Upon arrival at the hearings, however, the IA representatives were not allowed to present their side, nor were they allowed to submit a position paper. Instead they were pointedly informed that since Mrs. Harper could not attend, IA could no longer be heard. Thereupon, the hearings were terminated and the bill considered passed at committee level.

Hold it. For legislation to be enforceable, it must reflect the needs of its constituency. Law must emanate from the people, who will be expected to conform to the values encoded in the legislative act.

Despite the representative capacity of our legislators, it is necessary for them to make sure that consultations are conducted to ensure that the crafted law embodies what the constituency needs. For special laws that require expertise, expert opinions must be sought to ensure precision in the draftsmanship and identification of the interests to be protected by the law.

This being the case, the passing of House Bill 2571, requiring all transactions in Intramuros to clear through City Hall, has clearly not passed through the requisites of consultation. No heritage experts were asked; the Intramuros Authority, which has been managing the site since 1972, was barred from giving its opinion.

Even more mystifying is why the City of Manila would want Intramuros back. Under current laws, Intramuros is managed by the Intramuros Authority under the Department of Tourism. IA is responsible for, among others, peace and order, safety, restorations, managements of the sites, zoning and land use, and has its own permit system.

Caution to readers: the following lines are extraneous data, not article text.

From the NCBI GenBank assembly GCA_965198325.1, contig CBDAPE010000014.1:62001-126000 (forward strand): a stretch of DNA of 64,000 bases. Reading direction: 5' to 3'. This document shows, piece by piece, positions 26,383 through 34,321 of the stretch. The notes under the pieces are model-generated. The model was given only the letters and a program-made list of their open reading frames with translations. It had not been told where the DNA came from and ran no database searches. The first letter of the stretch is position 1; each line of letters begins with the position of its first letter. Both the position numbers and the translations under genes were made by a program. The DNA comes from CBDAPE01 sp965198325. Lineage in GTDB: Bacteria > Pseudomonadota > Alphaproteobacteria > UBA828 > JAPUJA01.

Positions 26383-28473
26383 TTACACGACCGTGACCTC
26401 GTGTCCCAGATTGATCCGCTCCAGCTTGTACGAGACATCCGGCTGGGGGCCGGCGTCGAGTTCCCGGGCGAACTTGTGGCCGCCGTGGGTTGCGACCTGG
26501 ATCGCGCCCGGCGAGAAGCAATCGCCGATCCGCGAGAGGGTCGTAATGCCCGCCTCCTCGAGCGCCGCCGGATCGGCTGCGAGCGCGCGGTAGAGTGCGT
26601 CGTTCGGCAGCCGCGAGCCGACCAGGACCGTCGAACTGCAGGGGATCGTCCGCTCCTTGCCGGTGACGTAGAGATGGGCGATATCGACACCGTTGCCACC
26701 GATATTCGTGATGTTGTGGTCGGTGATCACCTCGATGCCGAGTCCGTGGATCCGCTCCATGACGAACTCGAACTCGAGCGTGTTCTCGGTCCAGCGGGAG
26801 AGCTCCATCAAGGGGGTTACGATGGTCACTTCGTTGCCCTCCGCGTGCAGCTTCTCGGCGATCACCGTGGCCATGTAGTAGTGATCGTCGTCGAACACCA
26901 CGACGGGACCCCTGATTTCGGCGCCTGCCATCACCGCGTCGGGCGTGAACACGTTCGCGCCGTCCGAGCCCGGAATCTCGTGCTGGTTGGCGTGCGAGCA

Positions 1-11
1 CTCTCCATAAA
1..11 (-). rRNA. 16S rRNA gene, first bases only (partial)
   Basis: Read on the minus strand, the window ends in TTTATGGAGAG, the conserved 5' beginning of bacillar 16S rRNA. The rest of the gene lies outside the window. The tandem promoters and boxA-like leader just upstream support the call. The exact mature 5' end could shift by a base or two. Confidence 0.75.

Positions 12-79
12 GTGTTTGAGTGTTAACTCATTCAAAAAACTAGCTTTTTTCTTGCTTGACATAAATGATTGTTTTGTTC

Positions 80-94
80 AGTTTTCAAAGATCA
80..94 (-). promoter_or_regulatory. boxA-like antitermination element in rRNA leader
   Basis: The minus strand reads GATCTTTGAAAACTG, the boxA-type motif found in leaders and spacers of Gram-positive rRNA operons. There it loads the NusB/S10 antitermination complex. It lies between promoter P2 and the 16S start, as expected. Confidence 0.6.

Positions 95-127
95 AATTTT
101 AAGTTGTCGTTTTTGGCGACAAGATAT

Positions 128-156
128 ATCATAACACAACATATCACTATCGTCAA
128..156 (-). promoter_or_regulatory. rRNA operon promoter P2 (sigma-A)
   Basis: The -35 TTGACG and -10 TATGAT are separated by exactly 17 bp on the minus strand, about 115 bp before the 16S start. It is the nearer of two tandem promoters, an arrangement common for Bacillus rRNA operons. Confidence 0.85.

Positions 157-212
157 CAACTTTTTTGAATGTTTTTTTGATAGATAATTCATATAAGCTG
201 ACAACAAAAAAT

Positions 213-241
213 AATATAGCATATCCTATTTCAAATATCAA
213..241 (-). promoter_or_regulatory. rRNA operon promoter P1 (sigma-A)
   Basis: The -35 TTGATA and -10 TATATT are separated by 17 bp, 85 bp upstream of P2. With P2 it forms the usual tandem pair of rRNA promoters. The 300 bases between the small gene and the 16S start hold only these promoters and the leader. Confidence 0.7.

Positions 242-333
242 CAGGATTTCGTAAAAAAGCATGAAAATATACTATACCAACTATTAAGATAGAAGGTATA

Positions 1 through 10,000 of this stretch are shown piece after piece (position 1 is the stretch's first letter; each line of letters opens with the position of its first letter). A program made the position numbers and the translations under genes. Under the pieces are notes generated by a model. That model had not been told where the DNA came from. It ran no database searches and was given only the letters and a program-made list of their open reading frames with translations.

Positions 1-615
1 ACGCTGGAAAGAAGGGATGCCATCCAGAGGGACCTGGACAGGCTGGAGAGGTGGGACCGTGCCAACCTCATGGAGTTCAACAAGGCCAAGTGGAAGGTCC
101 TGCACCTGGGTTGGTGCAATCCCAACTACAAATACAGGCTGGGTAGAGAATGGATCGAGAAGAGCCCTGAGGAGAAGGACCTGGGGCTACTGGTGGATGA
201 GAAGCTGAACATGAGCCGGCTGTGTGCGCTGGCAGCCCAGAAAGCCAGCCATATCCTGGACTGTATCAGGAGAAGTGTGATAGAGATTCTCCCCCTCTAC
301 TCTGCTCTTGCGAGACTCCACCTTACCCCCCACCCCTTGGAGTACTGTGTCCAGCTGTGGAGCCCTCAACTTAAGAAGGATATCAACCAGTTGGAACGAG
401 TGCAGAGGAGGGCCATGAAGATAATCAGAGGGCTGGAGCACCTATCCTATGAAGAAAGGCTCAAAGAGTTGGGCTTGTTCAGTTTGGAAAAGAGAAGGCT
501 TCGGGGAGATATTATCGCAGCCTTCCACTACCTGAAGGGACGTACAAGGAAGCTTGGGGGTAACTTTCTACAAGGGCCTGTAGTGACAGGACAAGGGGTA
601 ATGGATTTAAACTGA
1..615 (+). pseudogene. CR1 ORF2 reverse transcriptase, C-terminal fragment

These powers do not remove the mandate of the city government to collect real estate taxes, building permits, business licenses, etc. In other words, the city government is relieved of management and administrative duties without any loss in income. So why does it want Intramuros back?

Mrs. Harper has a theory that some city government officials look at Intramuros not as a heritage site with a unique and important history, but as an increasingly tempting piece of real estate where high rises and malls can be built. Removing the Intramuros Authority will also put the management of heritage sites and other property within the area into the hands of city officials neither equipped nor inclined to include restoration and reconstruction in their own visions, if it can be called that, of the place.

Seen this way, one can only conclude that allowing a local government-managed Intramuros would amount to the same kind of damage from World War II carpet bombings that left only San Agustin Church standing. This time what would obliterate history and its priceless ambience would be billboards, fast food restaurants, high-rises and an ever-growing, vote-rich slum area.

Square foot for square foot, no other site in the country holds as much national historical interest as Intramuros. Even its very ground is unique as it holds artifacts that recount the ages of trade even prior to Spanish conquest. Every single conqueror of this country flew its flag over the Intramuros, and all ? except the Americans ? retreated to the safety behind its walls prior to ejection.

The oldest fortified city in the country needs help. It needs increased funding to provide, among others, more restored sites, an appropriate museum for the Intramuros Administration?s collection, removal of informal settlers, further archeological assessment and so on ad nauseam.

The IA has been doing a valiant job despite its myriad internal problems but much of its work had been delayed by lack of funds and political will, just like nearly every other government agency. The last thing it needs is to keep fending off covetous government officials whose minds are far, very far, from heritage.